I’ve researched a lot of the Do’s and Don’ts of casual relationships and I think that I can handle it (but please feel free to share your insights if you see any red flags). The only major concern is emotional attachment since I see on nearly every blog there’s at least a few women who got attached and ultimately hurt. In my case though I will say that it’s easy for me to cut off contact with someone and stick with it if a situation permits so I don’t think I’d have that problem. What are your thoughts?
Curious College Girl
I write a blog specifically for girls and guys who want relationships. My readership (female especially) does not want no-strings arrangements, so I’m the last person who would advise you on how to go about that!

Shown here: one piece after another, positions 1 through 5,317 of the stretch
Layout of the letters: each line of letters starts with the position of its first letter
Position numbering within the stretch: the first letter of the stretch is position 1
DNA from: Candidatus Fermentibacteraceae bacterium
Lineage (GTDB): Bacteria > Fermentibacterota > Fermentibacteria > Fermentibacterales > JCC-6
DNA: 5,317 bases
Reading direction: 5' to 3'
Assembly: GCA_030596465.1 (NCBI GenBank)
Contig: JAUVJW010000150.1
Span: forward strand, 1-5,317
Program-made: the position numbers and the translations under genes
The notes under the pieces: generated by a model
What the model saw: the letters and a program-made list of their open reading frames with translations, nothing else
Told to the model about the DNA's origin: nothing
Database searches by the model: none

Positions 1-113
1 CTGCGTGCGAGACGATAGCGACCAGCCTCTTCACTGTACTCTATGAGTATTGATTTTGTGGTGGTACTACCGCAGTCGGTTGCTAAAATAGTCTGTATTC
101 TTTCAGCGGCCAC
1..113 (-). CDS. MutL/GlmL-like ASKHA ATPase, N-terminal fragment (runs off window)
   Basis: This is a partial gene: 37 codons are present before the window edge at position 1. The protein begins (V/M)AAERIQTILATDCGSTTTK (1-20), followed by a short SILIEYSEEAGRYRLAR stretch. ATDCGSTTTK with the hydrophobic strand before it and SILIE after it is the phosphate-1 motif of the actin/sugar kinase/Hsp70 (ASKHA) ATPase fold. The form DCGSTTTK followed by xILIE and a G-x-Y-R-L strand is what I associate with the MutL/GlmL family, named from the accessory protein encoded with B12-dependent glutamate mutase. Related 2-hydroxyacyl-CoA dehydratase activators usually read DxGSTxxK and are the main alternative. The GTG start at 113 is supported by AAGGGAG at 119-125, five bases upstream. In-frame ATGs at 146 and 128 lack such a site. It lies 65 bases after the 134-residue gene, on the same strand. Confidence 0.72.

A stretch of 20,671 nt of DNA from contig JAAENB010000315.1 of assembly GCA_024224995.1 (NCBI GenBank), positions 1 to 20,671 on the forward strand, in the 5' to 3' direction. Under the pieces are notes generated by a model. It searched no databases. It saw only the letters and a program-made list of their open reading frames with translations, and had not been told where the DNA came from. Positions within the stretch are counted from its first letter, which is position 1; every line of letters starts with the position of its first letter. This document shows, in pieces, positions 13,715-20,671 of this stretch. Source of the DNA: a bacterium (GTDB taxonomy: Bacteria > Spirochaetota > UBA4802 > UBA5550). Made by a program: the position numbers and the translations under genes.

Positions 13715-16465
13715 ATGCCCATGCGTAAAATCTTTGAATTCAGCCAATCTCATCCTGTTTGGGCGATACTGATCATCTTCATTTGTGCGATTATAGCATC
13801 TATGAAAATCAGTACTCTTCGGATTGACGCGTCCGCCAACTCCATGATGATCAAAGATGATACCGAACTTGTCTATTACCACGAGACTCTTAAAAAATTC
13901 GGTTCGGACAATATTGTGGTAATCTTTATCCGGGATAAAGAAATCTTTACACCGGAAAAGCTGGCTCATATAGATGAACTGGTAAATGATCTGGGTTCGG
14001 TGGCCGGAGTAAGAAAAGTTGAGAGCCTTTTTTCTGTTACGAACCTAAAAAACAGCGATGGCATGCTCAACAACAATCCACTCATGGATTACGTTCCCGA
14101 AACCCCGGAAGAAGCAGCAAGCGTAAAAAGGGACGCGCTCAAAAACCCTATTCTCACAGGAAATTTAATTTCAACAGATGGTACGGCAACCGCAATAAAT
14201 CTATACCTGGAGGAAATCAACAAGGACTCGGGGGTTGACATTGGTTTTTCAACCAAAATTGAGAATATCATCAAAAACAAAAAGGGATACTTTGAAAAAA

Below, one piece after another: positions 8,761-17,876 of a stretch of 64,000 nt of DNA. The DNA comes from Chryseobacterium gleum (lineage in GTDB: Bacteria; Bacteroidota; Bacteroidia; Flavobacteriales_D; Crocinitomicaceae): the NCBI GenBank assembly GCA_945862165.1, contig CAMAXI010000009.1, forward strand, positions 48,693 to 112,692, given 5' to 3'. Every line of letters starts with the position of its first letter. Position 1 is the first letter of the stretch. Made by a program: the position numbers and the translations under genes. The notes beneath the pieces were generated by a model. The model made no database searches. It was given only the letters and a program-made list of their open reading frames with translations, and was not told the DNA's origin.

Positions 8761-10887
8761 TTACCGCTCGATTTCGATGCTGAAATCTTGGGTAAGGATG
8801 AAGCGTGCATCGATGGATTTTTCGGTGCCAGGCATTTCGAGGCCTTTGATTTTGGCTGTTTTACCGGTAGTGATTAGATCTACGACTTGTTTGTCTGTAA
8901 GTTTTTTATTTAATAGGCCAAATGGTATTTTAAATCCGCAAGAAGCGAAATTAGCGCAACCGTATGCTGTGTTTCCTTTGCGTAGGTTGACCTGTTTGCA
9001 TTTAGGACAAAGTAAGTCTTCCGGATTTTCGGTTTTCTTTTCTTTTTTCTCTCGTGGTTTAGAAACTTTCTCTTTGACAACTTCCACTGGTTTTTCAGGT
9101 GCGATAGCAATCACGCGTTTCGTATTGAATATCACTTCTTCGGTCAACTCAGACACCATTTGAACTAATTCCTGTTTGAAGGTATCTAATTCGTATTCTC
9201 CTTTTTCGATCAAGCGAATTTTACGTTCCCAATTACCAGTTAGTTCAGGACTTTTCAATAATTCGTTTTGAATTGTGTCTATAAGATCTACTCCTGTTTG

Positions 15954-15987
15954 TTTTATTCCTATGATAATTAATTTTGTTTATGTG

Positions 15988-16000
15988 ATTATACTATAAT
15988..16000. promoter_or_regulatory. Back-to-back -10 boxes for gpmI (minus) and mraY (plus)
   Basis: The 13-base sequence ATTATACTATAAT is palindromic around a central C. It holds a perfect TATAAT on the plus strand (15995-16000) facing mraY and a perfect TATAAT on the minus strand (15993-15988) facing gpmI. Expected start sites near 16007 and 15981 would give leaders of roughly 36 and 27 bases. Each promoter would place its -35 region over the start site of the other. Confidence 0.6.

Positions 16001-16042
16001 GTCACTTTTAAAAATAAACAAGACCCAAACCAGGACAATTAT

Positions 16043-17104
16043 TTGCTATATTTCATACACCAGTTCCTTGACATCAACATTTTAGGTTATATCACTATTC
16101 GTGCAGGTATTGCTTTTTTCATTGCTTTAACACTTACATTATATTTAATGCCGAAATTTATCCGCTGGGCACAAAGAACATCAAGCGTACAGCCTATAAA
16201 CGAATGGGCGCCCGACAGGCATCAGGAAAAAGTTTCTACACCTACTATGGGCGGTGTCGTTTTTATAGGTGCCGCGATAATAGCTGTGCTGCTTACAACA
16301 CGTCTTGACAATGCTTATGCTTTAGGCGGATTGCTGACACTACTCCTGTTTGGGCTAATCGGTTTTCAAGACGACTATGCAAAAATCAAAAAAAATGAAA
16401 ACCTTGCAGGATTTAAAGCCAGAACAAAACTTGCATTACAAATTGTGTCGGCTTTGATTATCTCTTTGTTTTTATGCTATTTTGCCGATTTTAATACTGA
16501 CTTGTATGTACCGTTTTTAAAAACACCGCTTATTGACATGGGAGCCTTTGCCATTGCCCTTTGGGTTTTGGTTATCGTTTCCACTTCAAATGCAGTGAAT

I hope you get everything you want.
Can I truly apologize for what I sent last night? I ended up reading a few articles on your site and basically did a -palm face- and cringe at what I wrote. I started reading your articles on why casual sex isn’t good for anyone (with an increased risk of negative mental health problems as well as other things- especially on women) and after that I realized I just need to not let my hormones get the best of me and not get into a situation that has more odds against me than in my favor.
If I’m being honest with myself, I think that my behavior is more of a defense mechanism of acting like I don’t care, when in truth, I still do (and am not over this guy at all even though it’s been 3 months).
I have done fine vetting and cutting ties with guys who were just looking for “fun” but I guess after meeting and having experienced what I did with B (guy in my last post who I actually thought was relationship material) I’ve literally just started to not even get bothered with anyone past a flirting stage and I don’t even make an effort to pay much attention to anyone of the opposite sex anymore (*red flag again for not being over what happened with B).